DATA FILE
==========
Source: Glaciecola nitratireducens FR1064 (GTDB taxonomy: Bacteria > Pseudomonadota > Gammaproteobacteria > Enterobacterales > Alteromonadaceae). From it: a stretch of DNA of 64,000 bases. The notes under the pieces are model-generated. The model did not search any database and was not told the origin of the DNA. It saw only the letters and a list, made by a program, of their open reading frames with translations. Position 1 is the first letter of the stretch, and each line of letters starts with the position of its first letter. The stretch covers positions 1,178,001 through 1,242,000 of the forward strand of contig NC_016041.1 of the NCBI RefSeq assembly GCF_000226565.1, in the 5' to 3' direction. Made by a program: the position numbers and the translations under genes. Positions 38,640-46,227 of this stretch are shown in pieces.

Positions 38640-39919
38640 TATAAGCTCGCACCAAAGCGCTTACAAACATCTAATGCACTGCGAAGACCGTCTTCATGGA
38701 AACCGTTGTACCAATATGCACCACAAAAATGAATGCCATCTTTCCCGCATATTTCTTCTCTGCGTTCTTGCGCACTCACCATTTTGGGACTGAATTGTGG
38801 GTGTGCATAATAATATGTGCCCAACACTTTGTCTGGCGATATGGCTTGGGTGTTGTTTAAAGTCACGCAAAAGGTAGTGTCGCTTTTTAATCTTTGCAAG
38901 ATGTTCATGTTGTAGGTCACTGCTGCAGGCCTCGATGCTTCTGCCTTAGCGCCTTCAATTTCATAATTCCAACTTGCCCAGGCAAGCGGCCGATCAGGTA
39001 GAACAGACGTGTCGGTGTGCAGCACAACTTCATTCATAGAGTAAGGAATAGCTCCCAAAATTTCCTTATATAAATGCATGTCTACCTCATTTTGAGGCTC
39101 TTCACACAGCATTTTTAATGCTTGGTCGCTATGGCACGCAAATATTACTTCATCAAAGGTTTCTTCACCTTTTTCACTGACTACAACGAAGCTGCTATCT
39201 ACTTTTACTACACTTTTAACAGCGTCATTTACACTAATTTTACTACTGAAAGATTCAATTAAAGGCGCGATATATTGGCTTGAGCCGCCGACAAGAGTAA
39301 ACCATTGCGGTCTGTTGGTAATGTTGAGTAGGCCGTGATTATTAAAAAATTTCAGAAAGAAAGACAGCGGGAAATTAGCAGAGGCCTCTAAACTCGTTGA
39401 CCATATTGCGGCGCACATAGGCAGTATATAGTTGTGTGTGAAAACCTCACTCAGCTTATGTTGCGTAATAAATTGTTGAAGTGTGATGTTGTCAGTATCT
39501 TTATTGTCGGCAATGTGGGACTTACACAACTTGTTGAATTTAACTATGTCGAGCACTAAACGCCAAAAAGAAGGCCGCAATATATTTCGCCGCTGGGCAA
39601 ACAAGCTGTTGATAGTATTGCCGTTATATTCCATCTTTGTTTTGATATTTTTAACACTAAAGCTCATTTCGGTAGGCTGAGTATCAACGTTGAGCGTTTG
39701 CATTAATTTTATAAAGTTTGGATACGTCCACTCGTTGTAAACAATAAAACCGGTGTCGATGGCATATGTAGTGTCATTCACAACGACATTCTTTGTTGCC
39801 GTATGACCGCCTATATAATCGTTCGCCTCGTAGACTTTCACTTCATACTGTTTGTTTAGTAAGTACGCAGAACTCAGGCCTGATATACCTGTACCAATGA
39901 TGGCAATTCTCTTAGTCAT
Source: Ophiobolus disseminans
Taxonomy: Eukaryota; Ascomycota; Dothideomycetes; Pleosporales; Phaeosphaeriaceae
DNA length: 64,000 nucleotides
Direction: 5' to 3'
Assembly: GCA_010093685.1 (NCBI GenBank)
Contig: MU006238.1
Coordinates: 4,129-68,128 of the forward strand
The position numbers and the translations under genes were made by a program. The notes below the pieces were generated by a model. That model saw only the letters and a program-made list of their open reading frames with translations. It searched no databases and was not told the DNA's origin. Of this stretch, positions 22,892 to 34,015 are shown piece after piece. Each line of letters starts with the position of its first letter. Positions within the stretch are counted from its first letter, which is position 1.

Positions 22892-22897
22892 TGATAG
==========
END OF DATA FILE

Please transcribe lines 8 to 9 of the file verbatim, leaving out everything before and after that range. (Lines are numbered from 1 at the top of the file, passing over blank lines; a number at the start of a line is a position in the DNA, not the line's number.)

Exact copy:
39101 TTCACACAGCATTTTTAATGCTTGGTCGCTATGGCACGCAAATATTACTTCATCAAAGGTTTCTTCACCTTTTTCACTGACTACAACGAAGCTGCTATCT
39201 ACTTTTACTACACTTTTAACAGCGTCATTTACACTAATTTTACTACTGAAAGATTCAATTAAAGGCGCGATATATTGGCTTGAGCCGCCGACAAGAGTAA